Supplementary Table S4 | Performance of optimal biomarker panels on other previously published data sets.
Supplementary Information S1 | Figure 1.1 Distribution of the number of entities differentially regulated between groups from ANOVA, performed across all groups using BH FDR (corrected p value < 0.05) and using the SNK post hoc test. Figure 1.2. Line graph of CD52 normalized intensity values across all TB disease and control groups. Figure 1.3. Line graph of GBP1 normalized intensity values across all TB disease and control groups. Figure 1.4. Line graph of GBP2 normalized intensity values across all TB disease and control groups. Figure 1.5. Line graph of GBP5 normalized intensity values across all TB disease and control groups. Figure 1.6. Line graph of HLA-B normalized intensity values across all TB disease and control groups. Figure 1.7. Line graph of IFIT3 normalized intensity values across all TB disease and control groups. Figure 1.8. Line graph of IFITM3 normalized intensity values across all TB disease and control groups. Figure 1.9. Line graph of IRF1 normalized intensity values across all TB disease and control groups. Figure 1.10. Line graph of LOC400759 normalized intensity values across all TB dis-ease and control groups. Figure 1.11. Line graph of NCF1C normalized intensity values across all TB disease and control groups. Figure 1.12. Line graph of PF4V1 normalized intensity values across all TB disease and control groups. Figure 1.13. Line graph of S100A11 normalized intensity values across all TB disease and control groups. Figure 1.14. Line graph of SAMD9L normalized intensity values across all TB disease and control groups. Figure 1.15. Line graph of STAT1 normalized intensity values across all TB disease and control groups. Figure 1.16. Line graph of TAF10 normalized intensity values across all TB disease and control groups. Figure 1.17. Line graph of TAPBP normalized intensity values across all TB disease and control groups. Figure 1.18. Line graph of TRIM25 normalized intensity values across all TB disease and control groups.
Supplementary Information S2 | Figure 2.1. Cluster analysis on group averaged data for all statistically significant entities from ANOVA (p < 0.05) (A) low TB incidence region UK control group (CNTRLA) (B) low TB incidence region UK control from the PREDICT TB study group (CNTRLB) (C) low TB incidence region UK Latent TB from the PREDICT TB study group (LTBI) (D) high TB incidence region extra-pulmonary TB group (IEPTB) (E) low TB incidence region UK pulmonary TB group (UKPTB) (F) high TB incidence region pulmonary TB group (IPTB). Entities which show expression differences between the LTBI_NPR and LTBI_PR groups are boxed in red, with the boxed region showing the highest expression compared to that in the relative other group.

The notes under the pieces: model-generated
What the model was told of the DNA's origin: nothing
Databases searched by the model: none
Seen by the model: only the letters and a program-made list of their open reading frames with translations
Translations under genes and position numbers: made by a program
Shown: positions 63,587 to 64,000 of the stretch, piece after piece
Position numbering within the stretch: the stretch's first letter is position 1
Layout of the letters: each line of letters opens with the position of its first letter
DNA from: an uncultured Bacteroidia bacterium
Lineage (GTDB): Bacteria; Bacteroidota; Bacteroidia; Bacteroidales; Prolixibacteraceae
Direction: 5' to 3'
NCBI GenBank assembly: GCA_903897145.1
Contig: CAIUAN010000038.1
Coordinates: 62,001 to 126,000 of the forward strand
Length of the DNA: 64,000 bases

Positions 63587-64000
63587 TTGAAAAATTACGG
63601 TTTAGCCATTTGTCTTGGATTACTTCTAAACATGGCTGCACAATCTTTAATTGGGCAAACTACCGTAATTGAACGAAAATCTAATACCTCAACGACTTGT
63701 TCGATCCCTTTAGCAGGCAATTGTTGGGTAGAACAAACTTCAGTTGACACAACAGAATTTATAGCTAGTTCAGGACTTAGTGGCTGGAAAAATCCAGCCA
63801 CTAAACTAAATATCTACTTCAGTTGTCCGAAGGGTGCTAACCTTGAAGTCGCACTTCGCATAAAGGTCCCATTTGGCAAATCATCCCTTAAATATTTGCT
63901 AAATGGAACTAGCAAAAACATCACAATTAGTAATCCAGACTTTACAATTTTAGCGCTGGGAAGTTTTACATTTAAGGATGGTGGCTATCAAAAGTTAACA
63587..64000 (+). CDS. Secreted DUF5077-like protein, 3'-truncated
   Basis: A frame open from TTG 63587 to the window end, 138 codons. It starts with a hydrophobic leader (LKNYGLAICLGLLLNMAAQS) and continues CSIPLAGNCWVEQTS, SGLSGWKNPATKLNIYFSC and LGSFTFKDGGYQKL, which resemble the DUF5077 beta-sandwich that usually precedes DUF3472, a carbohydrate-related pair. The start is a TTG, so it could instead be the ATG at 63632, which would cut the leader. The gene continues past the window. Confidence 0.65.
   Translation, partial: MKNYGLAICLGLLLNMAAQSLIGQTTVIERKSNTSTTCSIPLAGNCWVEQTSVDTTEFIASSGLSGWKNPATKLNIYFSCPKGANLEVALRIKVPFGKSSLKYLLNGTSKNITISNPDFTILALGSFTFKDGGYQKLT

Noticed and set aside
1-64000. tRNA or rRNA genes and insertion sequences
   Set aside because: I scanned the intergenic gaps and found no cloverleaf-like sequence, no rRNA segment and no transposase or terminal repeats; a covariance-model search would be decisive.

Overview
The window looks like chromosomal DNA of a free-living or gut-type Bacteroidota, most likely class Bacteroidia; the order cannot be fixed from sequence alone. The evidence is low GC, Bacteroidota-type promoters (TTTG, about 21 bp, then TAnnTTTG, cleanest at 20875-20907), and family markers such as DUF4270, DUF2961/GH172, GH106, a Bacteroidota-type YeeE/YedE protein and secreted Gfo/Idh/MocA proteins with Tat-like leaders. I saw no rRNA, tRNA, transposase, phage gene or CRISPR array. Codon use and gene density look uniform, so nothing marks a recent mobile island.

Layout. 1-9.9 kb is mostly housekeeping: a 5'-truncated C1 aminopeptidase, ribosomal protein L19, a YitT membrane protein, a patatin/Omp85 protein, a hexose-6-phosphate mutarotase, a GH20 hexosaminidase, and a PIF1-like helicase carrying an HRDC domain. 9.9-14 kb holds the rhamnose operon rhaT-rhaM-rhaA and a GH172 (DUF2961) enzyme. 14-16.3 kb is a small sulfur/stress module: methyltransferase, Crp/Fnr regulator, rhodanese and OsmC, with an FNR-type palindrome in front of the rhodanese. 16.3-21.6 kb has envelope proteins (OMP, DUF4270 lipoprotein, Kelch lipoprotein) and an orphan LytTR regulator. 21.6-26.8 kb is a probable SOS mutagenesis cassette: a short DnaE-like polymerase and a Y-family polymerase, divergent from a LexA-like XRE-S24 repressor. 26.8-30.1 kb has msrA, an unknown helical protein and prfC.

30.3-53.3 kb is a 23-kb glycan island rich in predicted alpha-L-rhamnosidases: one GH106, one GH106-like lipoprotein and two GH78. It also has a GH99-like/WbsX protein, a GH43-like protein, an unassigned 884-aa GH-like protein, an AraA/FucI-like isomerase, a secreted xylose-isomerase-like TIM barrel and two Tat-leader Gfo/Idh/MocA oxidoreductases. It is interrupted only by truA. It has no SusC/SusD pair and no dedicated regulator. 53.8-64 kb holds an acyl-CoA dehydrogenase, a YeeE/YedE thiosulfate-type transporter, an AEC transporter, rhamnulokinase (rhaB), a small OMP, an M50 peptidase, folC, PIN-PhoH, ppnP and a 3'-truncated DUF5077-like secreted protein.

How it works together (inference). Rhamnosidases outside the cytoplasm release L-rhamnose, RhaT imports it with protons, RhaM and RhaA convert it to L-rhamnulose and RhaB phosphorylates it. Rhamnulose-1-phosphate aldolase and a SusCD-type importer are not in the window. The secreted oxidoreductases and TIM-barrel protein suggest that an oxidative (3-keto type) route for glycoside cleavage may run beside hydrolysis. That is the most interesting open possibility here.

Supplementary Information S3 | Figure 3.1 Heatmap of the 17-plex entities showing individual expression profiles across the disease and control groups. The top three ranked patient samples 2439, 1053 and 1864 from the cumulative scoring analysis using the 7-plex signature are highlighted with red arrows.
Supplementary Information S4 | Description of the group association and biological function of the 17 statistically significant biomarkers from Supplementary Information S4.
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Keywords: tuberculosis, biomarker, qPCR, validation, diagnosis, immune
Citation: Perumal P, Abdullatif MB, Garlant HN, Honeyborne I, Lipman M, McHugh TD, Southern J, Breen R, Santis G, Ellappan K, Kumar SV, Belgode H, Abubakar I, Sinha S, Vasan SS, Joseph N and Kempsell KE (2021) Validation of Differentially Expressed Immune Biomarkers in Latent and Active Tuberculosis by Real-Time PCR. Front. Immunol. 11:612564. doi: 10.3389/fimmu.2020.612564
Received: 30 September 2020; Accepted: 23 December 2020;
Published: 16 March 2021.
Edited by:Adam Penn-Nicholson, Foundation for Innovative New Diagnostics, Switzerland
Reviewed by:Andre G. Loxton, South African Medical Research Council, South Africa
Hazel Marguerite Dockrell, University of London, United Kingdom
Copyright © 2021 Perumal, Abdullatif, Garlant, Honeyborne, Lipman, McHugh, Southern, Breen, Santis, Ellappan, Kumar, Belgode, Abubakar, Sinha, Vasan, Joseph and Kempsell. This is an open-access article distributed under the terms of the Creative Commons Attribution License (CC BY). The use, distribution or reproduction in other forums is permitted, provided the original author(s) and the copyright owner(s) are credited and that the original publication in this journal is cited, in accordance with accepted academic practice. No use, distribution or reproduction is permitted which does not comply with these terms.
*Correspondence: Karen E. Kempsell, Karen.Kempsell@phe.gov.uk